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Conciousness vs. Awareness

The distinction between conciousness and awareness is highly important for understanding current issues of Neurosciences and especially the Philosophy of Mind. This short essay makes a purpose of a distinction!

This shall be the start of a new issue which more or less belongs more to what I would call rather "Philosophy of Mind" than Neuroscience, for my thesis is a philosophical one.

Anyway, I would be glad to have some biologists having to say something about this...

So, we all have a glimpse of what Conciousness and Awareness mean, but how do they stick together ?

Is one of them a condition for the other or are they just different expressions for the same kind of phenomena ?

I want to argue, that conciousness is much stronger than awareness in the following:

What is awareness ?

We use to say, we are aware of some sort of facts, evidence, or perception. In general, we may put this together to say, being aware of something, as the formulation shows, refers to some relata.

This goes further than relata in our surroundings, for sure, we are aware that we have beliefs, precisely, we have meta - beliefs, we have beliefs about beliefs.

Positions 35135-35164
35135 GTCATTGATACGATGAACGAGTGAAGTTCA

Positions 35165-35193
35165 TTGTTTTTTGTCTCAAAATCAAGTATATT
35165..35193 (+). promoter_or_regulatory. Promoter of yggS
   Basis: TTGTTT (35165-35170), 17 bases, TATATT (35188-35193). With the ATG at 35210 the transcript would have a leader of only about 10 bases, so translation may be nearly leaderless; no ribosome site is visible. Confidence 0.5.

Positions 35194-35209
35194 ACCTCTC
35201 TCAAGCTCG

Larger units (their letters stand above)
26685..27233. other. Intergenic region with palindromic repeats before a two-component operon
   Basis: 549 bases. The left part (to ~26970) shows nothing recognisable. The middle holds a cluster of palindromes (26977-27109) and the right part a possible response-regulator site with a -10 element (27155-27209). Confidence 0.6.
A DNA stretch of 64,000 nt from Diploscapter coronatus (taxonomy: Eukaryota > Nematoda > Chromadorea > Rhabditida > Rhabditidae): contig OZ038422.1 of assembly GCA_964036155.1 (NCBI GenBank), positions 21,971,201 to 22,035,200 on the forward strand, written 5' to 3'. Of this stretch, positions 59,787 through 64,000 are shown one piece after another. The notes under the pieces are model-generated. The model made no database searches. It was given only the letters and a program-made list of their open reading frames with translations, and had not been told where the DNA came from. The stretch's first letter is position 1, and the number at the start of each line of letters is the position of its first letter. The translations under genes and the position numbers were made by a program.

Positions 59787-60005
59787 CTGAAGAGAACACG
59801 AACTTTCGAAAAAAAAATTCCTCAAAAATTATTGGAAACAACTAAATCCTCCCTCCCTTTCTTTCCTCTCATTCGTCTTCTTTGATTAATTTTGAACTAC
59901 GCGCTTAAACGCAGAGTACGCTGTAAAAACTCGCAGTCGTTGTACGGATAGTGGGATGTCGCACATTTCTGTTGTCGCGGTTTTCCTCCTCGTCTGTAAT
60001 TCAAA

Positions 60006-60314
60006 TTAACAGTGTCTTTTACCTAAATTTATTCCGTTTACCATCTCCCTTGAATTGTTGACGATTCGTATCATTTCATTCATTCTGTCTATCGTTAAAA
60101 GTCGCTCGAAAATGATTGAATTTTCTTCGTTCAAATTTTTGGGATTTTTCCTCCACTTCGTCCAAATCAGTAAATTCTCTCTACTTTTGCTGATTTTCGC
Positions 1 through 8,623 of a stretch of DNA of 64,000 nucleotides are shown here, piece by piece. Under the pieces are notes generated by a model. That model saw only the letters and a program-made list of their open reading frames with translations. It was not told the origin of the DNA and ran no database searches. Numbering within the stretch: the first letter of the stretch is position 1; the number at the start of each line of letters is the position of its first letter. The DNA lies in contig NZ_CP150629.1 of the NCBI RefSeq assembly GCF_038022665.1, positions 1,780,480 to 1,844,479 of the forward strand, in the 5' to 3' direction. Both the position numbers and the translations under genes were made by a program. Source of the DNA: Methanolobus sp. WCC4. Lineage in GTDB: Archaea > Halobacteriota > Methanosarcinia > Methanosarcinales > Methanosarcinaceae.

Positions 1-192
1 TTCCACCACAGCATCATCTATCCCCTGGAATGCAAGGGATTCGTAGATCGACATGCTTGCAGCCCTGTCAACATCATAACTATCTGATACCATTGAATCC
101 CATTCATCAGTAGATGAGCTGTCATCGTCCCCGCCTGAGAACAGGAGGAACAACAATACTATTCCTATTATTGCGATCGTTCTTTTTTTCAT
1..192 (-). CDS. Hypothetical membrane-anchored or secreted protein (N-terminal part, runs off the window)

(Thefore, we shouldn´t reduce the "awareness of" issue to measurale things in general.)

Conciousness is, from my point of view, not a dynamic process which refers to changing events, evidence, beliefs, whatsoever.

Conciousness is, in short, what keeps us together. If awareness means the possibility of having meta -beliefs, than conciousness is a neccessary condition of having beliefs at all.

Having beliefs requires, trivially, someone who has these beliefs, and conciousness is nothing more than the properties which constitute the belief - holder:

Conciousness is the result of a psychological holistic construct of oneself, which exceeds the biological measurable components, conciousness is the result and the self - reflection of the neuronal framework which keeps us together.

Conciousness is an ability, not a process.





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